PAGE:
Why Gaming Helps Students Learn

I agreed with basically everything that was said in the article, although I think that there are other circumstances that can prevent kids from learning through the gaming method. For example, if the student is often absent, the game might become uninteresting to the child, especially if all the classmates are far ahead. After all, that competition between the peers is another drive that keeps the children motivated. That can work against them as well if the student who doesn’t have a many points feels like he or she is loosing the race, even if the game isn’t too hard at the moment.

But without considering these things, it’s a very useful method of teaching, especially in ESL classrooms. As a volunteer in one of such classrooms, I see how eager kids are to play it. The teacher has a record of their activities, and an analysis of how they are doing, especially the recordings that the kids make when they read the story out loud into the mic. Another thing that the teacher does is other activities with the kids, especially the ones that are more behind in their “gaming” process.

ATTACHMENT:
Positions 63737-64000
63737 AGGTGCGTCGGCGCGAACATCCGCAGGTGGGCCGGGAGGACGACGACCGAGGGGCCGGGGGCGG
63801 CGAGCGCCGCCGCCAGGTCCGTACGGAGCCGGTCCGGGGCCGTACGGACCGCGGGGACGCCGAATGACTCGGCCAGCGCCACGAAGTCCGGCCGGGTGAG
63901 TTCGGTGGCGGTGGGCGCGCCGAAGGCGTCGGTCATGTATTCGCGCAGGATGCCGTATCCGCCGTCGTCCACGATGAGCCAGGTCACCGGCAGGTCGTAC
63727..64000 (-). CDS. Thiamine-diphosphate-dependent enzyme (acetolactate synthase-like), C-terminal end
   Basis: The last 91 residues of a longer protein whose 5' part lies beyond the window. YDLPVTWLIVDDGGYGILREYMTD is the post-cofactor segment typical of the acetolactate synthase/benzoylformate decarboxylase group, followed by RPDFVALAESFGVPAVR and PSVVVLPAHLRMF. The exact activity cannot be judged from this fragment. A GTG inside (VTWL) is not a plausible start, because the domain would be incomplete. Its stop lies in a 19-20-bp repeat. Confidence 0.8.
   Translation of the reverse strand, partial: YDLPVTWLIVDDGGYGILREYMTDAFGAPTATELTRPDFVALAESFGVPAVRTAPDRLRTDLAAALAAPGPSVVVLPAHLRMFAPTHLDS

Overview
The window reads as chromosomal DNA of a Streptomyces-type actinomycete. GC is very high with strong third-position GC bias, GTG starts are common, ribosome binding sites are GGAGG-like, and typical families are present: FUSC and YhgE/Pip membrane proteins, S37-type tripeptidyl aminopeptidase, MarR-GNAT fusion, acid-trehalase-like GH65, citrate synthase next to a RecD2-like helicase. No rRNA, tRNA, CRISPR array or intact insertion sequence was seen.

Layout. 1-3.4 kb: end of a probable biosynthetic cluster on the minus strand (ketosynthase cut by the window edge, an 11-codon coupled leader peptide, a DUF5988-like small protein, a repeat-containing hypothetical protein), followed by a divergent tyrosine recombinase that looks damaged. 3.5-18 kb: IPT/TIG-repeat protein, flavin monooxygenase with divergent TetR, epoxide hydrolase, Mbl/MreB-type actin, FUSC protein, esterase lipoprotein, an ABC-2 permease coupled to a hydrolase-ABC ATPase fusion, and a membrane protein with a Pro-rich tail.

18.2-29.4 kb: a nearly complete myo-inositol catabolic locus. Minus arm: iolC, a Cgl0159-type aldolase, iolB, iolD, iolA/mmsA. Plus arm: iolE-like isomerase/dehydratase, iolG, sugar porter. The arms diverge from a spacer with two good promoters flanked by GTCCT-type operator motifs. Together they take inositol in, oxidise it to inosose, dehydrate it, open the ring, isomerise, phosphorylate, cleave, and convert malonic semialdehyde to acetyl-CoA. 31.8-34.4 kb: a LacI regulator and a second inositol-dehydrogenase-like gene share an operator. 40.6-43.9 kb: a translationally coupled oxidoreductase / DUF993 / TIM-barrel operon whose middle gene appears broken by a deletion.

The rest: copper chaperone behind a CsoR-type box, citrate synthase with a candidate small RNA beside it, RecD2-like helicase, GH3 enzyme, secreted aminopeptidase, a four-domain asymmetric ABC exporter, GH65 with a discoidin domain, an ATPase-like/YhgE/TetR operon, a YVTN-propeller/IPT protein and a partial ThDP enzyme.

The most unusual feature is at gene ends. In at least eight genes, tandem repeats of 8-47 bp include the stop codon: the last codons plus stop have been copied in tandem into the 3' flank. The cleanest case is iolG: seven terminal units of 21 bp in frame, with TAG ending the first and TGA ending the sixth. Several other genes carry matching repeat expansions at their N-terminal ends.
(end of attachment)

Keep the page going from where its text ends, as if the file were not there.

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One thought on “Why Gaming Helps Students Learn

  1. Some of the games in schools replicate the competitive model of ushering children through lessons. These basically replicate traditional teaching but give kids rewards for work like flashing lights or sounds.

    Others are much more complex and draw on very different theories of learning and really aren’t designed to ensure that all kids move through the same work. These are the sorts of games that we read about this week.

    Which kind are you seeing in the classroom?

    Like

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